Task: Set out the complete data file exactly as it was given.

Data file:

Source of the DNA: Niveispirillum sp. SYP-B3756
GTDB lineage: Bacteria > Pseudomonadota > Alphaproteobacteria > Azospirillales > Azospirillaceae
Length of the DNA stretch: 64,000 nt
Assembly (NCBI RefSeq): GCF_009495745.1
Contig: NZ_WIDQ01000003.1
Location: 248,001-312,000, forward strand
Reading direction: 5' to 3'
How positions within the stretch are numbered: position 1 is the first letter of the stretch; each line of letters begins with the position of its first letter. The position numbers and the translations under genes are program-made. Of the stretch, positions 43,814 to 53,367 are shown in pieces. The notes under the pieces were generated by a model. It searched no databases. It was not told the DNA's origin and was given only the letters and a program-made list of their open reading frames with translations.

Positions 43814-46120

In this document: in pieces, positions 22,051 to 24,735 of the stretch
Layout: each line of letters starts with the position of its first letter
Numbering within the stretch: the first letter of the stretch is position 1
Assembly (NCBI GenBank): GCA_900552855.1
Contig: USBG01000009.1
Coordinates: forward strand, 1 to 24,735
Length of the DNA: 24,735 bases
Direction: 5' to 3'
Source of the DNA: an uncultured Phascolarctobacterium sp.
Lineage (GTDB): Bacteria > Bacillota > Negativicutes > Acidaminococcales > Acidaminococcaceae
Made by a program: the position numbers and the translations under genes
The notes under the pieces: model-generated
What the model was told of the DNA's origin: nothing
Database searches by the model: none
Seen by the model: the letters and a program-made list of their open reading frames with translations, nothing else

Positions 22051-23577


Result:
Source of the DNA: Niveispirillum sp. SYP-B3756
GTDB lineage: Bacteria > Pseudomonadota > Alphaproteobacteria > Azospirillales > Azospirillaceae
Length of the DNA stretch: 64,000 nt
Assembly (NCBI RefSeq): GCF_009495745.1
Contig: NZ_WIDQ01000003.1
Location: 248,001-312,000, forward strand
Reading direction: 5' to 3'
How positions within the stretch are numbered: position 1 is the first letter of the stretch; each line of letters begins with the position of its first letter. The position numbers and the translations under genes are program-made. Of the stretch, positions 43,814 to 53,367 are shown in pieces. The notes under the pieces were generated by a model. It searched no databases. It was not told the DNA's origin and was given only the letters and a program-made list of their open reading frames with translations.

Positions 43814-46120

In this document: in pieces, positions 22,051 to 24,735 of the stretch
Layout: each line of letters starts with the position of its first letter
Numbering within the stretch: the first letter of the stretch is position 1
Assembly (NCBI GenBank): GCA_900552855.1
Contig: USBG01000009.1
Coordinates: forward strand, 1 to 24,735
Length of the DNA: 24,735 bases
Direction: 5' to 3'
Source of the DNA: an uncultured Phascolarctobacterium sp.
Lineage (GTDB): Bacteria > Bacillota > Negativicutes > Acidaminococcales > Acidaminococcaceae
Made by a program: the position numbers and the translations under genes
The notes under the pieces: model-generated
What the model was told of the DNA's origin: nothing
Database searches by the model: none
Seen by the model: the letters and a program-made list of their open reading frames with translations, nothing else

Positions 22051-23577